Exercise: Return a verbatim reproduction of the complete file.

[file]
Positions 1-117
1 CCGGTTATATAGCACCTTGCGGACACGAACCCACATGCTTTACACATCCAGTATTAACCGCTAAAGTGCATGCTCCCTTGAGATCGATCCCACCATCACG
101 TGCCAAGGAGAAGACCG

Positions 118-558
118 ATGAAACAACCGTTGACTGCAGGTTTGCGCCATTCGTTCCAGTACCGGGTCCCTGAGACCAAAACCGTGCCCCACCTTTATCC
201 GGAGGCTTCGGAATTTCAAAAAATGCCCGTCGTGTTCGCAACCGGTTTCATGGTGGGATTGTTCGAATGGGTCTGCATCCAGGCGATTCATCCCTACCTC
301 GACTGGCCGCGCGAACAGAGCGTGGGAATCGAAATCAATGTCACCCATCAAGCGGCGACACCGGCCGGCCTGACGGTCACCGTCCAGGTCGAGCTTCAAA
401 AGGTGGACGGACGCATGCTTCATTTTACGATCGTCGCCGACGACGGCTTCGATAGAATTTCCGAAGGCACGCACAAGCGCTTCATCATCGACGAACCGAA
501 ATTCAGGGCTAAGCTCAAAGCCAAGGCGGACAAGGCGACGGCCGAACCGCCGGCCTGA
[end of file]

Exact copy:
Positions 1-117
1 CCGGTTATATAGCACCTTGCGGACACGAACCCACATGCTTTACACATCCAGTATTAACCGCTAAAGTGCATGCTCCCTTGAGATCGATCCCACCATCACG
101 TGCCAAGGAGAAGACCG

Positions 118-558
118 ATGAAACAACCGTTGACTGCAGGTTTGCGCCATTCGTTCCAGTACCGGGTCCCTGAGACCAAAACCGTGCCCCACCTTTATCC
201 GGAGGCTTCGGAATTTCAAAAAATGCCCGTCGTGTTCGCAACCGGTTTCATGGTGGGATTGTTCGAATGGGTCTGCATCCAGGCGATTCATCCCTACCTC
301 GACTGGCCGCGCGAACAGAGCGTGGGAATCGAAATCAATGTCACCCATCAAGCGGCGACACCGGCCGGCCTGACGGTCACCGTCCAGGTCGAGCTTCAAA
401 AGGTGGACGGACGCATGCTTCATTTTACGATCGTCGCCGACGACGGCTTCGATAGAATTTCCGAAGGCACGCACAAGCGCTTCATCATCGACGAACCGAA
501 ATTCAGGGCTAAGCTCAAAGCCAAGGCGGACAAGGCGACGGCCGAACCGCCGGCCTGA